Friday, 14 November 2014

Romantic fictions and casualties


 Silence by Fuseli, 1799-1801
Oil on canvas, Kunsthaus, Zurich. Image source: WGA

The lightning struck, and receded, the earth quaked and settled again. Resolute, she never spoke again of love and betrayal. She began to believe that the artist had never loved her for her own sake, but more for the sensation of passion, a drama of love, in which she and her sister had been no more to him than sparks of her mother's fire. She knew her mother and he still met, an ageing goddess and her acolyte, and she did not say a word of reproach to either of them.

But the worm had entered the bud. During the next five years, while his fame as an artist and a lover spread, and queens and princes were seduced by him, and still he wore his sweet-sad smile, she started to wither away until her own muse fled - “I sing but little now to what I did once”. She had lived only to give joy to those she loved, and she had no joy left. She had reached the limits of feeling. She lived, but it was the posthumous existence of despair.
Every asthma attack was like a drowning, in which to die would be easier than the struggle for breath. She yielded to invalidism as if it was a lover. 

She never lost faith in her mother, she would always be the chief priestess of the Tragic Muse, ensuring nothing distracted the goddess, knowing that the slightest shift of wind might upset the sacred artifice of her art, causing the goddess to misjudge her timing or overreach her power to represent emotion from feeling too much, performing worst when she most ardently wished to do better than ever.[1]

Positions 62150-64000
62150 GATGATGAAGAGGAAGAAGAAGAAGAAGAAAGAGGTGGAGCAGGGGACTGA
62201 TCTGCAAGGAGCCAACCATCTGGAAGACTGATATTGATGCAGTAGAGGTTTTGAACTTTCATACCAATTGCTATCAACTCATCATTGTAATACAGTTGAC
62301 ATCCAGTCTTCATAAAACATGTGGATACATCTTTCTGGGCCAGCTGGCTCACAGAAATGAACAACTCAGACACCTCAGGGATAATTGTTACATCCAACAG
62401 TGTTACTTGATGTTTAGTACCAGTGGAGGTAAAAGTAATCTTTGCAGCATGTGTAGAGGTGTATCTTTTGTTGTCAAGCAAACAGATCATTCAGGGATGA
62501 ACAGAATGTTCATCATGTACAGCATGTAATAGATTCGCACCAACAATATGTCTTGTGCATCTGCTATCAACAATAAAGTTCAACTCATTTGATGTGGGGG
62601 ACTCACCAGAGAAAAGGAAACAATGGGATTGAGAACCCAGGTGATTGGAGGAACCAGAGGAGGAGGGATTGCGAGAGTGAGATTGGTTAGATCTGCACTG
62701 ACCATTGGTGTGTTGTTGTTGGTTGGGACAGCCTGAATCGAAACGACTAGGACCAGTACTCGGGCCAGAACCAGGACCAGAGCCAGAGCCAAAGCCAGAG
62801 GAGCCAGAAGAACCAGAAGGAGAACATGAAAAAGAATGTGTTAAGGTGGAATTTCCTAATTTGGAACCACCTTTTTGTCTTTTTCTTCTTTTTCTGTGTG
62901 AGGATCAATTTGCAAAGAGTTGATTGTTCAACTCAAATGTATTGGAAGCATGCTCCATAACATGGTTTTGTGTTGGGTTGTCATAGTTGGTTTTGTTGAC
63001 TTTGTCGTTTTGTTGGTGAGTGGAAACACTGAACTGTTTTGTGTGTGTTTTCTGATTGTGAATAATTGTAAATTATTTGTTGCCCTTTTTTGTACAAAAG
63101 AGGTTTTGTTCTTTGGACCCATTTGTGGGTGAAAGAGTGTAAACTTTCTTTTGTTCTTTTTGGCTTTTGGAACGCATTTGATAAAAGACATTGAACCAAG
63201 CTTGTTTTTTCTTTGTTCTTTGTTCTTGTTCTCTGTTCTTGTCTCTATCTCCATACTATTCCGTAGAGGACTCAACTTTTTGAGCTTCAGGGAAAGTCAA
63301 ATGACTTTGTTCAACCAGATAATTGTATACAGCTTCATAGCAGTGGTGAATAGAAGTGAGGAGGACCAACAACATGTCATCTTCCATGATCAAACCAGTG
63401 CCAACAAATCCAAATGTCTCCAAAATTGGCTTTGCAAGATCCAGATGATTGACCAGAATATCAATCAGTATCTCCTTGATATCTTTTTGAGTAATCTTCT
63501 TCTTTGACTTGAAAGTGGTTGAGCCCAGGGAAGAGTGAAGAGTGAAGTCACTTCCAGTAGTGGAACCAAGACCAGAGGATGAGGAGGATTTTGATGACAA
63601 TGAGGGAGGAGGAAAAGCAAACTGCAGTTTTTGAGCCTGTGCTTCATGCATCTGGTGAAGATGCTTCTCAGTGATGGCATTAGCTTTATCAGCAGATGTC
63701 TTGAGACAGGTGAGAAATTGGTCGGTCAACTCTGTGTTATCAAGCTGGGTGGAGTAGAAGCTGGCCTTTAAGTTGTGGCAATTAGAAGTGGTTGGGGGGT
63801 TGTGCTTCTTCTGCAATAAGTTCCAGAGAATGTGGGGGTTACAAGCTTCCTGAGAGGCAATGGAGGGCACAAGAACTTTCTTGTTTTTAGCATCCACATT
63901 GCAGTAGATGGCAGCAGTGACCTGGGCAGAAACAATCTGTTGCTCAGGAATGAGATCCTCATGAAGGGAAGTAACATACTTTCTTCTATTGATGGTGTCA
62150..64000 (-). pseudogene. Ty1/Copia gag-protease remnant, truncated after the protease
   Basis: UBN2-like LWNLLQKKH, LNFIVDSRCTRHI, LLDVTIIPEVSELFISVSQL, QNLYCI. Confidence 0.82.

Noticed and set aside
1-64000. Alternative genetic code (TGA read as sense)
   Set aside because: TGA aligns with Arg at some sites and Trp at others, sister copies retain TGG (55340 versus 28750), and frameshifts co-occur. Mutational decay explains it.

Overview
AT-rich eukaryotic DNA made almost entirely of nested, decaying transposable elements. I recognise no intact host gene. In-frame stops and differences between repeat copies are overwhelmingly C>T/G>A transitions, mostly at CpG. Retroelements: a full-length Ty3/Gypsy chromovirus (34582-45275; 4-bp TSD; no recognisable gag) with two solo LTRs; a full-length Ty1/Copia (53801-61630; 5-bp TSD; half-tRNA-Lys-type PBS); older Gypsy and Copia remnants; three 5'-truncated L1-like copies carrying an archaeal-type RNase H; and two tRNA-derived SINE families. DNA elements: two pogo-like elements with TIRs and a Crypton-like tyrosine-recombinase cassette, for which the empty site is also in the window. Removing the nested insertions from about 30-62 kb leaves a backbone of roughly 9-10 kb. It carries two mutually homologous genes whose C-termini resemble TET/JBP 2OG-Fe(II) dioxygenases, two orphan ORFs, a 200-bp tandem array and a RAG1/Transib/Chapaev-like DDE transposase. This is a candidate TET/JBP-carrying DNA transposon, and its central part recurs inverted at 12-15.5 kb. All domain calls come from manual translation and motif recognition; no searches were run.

Her breath got shorter and shorter. Even when she knew she was dying, the eldest daughter did not want to cause her mother trouble. There was never any question that the goddess must continue working while her daughter was ill, often travelling far away, giving spiritual sustenance to her worshippers on other islands to pay for medicine, food, clothing and lodgings for her family.  All her life the girl had suffered in her mother's absence which created a vacancy in her heart that nothing else could fill [2] but she and her father, a mere mortal player, not a god, who relied on his wife's earnings to maintain their household, kept the worst news to themselves.

Drawing of Sarah Siddons, artist and date unknown  © Victoria and Albert Museum 

At last there came a day when an attendant dared tell the Tragic Muse that her daughter was dying. "Will you believe I must play tonight!" [3] exclaimed the distraught mother. She had always known that she was not immortal, as people wanted her to be, but rather an heroic victim of her own powers of arousing emotion. She broke her contract so she could rush home, but her journey across the sea was delayed by great storms, which neither her dramatic arts nor maternal appeals could appease, and when she arrived, her lovely child, her sweet Sally, was already dead.

Claude-Joseph Vernet, Nocturnal Seastorm 1752
Oil on canvas. Private collection. Image source WGA

[1] Paraphrasing Sarah Siddons' much quoted piece of self-criticism that holds true for all actors, from her letter to Rev. Whalley, 16 July, 1781, published in The Kembles, Percy Fitzgerald, 1871: "Sorry am I to say, that I have often observed I have performed worst when I have most ardently wished to do better than ever"[2] Paraphrasing Letter from Sally Siddons to Miss Bird, 15 September, 1798, quoted by F.M.W. Parsons, The Incomparable Siddons, 1909, p.199.
[3] Paraphrasing Letter from Mrs Siddons to Mrs Fitzhugh, quoted by Parsons, p.204